Upcoming elections not stopping Pa. governor from pushing state legislators to act

Transportation funding strategy will most likely involve a raise in the state gas tax and/or fees; some do not think anything will be approved until a new governor takes over

News Pittsburgh Post-Gazette August 20, 2010
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Despite what effect it may have at November polling stations across the state, Pennsylvania Gov. Ed Rendell is determined to find a funding solution for transportation infrastructure—and it will most likely involve an increase in fees and taxes.

Rendell will unveil his solution on Aug. 23 to state legislators, who will eventually have to approve any measure involving an increase in taxes or fees. That decision may not come before the Nov. 2 elections.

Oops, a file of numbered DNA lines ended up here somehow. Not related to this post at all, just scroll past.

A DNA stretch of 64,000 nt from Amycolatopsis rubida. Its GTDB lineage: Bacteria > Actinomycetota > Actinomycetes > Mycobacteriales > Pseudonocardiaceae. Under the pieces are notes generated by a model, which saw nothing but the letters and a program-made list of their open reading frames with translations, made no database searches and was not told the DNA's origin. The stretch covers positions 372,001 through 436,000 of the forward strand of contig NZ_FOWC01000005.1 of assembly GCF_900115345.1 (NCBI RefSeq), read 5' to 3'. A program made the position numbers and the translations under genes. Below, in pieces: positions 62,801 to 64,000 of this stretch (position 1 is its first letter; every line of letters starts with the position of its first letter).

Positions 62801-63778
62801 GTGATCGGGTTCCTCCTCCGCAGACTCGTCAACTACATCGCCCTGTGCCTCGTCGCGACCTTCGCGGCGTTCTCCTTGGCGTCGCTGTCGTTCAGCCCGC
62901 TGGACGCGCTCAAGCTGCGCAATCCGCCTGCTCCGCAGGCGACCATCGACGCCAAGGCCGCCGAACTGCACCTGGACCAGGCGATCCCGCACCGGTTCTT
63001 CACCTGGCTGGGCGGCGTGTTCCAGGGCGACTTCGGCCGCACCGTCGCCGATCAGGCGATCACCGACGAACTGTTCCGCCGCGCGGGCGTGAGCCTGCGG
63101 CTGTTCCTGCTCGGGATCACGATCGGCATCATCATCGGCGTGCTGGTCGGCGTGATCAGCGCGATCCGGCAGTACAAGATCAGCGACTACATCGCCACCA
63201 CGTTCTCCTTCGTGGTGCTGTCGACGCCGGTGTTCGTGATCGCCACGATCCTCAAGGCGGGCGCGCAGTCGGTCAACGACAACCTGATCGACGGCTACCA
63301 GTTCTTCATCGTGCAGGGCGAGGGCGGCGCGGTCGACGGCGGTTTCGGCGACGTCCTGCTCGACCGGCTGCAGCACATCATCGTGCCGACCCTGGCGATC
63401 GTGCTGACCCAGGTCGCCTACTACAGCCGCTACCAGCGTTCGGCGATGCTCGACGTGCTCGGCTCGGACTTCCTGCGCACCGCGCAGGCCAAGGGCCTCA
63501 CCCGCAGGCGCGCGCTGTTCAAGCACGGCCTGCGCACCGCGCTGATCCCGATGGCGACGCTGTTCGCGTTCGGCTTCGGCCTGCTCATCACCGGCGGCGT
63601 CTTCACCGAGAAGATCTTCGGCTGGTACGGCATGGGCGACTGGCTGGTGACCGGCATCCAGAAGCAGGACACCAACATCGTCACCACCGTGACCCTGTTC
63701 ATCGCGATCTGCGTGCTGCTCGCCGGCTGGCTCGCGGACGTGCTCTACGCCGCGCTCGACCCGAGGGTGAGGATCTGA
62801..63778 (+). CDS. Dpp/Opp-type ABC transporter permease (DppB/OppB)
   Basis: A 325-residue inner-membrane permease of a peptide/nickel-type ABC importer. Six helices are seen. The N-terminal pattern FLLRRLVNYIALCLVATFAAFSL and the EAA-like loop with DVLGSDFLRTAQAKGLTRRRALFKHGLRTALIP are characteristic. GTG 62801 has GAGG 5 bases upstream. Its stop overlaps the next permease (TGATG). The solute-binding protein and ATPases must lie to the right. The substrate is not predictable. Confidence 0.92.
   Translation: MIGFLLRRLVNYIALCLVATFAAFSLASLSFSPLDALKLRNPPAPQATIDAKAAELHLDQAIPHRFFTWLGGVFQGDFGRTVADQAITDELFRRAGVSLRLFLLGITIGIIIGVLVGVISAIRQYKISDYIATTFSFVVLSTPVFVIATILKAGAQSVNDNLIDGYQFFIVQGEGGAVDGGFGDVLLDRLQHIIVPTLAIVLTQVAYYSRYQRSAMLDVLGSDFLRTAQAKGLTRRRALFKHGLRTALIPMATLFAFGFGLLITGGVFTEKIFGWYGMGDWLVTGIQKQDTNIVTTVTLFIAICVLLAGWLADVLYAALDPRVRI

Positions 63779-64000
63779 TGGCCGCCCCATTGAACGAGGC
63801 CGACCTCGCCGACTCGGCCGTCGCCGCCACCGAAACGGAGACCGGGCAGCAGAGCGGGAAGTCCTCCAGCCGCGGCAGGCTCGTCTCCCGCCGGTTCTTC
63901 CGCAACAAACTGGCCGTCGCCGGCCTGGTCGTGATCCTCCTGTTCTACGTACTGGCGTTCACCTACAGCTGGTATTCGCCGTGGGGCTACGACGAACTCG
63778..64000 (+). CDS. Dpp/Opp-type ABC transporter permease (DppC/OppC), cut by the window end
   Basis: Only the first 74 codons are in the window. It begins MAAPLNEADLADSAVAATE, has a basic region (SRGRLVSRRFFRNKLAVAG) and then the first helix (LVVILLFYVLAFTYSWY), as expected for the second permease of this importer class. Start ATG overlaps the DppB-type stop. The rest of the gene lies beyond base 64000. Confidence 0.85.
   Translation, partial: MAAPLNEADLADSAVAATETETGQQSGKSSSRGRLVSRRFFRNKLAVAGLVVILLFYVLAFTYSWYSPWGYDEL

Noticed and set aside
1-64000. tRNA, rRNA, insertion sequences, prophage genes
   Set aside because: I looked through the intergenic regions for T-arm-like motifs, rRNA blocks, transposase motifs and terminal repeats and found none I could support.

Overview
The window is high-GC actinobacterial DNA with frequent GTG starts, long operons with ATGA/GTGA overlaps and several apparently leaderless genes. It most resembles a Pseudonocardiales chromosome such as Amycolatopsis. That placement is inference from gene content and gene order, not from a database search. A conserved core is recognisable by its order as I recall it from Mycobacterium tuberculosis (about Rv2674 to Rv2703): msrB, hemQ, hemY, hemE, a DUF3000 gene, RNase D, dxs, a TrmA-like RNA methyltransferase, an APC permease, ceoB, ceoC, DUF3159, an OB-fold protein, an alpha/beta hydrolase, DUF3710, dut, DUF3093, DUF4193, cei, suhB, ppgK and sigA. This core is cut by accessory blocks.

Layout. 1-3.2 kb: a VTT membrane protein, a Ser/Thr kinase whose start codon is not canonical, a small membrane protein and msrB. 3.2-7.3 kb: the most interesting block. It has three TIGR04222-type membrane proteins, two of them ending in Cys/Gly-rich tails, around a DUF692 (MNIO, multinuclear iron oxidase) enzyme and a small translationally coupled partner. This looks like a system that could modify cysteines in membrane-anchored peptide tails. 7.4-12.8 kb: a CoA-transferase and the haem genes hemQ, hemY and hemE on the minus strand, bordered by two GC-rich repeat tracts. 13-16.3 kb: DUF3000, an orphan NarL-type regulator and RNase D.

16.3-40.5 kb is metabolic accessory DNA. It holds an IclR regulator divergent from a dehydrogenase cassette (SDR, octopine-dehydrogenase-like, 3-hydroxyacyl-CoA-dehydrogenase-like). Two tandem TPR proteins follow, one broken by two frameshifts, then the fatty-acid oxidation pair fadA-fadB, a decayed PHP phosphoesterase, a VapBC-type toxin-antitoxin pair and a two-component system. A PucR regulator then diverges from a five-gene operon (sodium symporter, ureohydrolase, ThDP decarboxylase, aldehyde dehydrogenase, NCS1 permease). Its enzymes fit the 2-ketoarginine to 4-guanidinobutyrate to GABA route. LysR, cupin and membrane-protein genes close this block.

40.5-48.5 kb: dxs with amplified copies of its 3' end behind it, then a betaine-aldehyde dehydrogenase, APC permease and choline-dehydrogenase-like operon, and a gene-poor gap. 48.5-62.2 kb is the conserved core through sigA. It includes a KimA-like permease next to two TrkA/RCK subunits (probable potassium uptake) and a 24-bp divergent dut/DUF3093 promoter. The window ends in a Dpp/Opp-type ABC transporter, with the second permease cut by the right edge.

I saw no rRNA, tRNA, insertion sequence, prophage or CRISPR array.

State Rep. Rick Geist is optimistic that something will be done before voters make their decisions.

“I think a consensus plan can be put together,” he told the Pittsburgh Post-Gazette. “I don’t think it will become political. The state [transportation] is physically sick and it’s our responsibility to fix it.”

The state gas tax already sits at 31 cents a gallon. However, once the Federal Highway Administration rejected Pennsylvania’s request to toll I-80 a second time Rendell was staring down a massive annual shortage in transportation funding.

At a news conference on Aug. 19, the governor released results of a poll involving 600 Pennsylvanians, which showed a majority would be willing to pay more in order to have safe and reliable roads, bridges and transit.

To pass an increase, the Democratic-controlled House would have to receive support from most of its 104 Democrats to reach the minimum 102 votes needed. The measure then would move to the state Senate.

Other state legislators, however, aren’t as optimistic as Geist of anything moving through at the state level prior to Election Day. Republicans seem to favor inactivity until a new governor takes over in January 2011.

“Nothing we’ve seen to date makes me think the House will pass such a [transportation funding] plan this year,” Senate Republican spokesman Erik Arneson told the Post-Gazette, “but maybe [Aug. 23] will give us more insight.”

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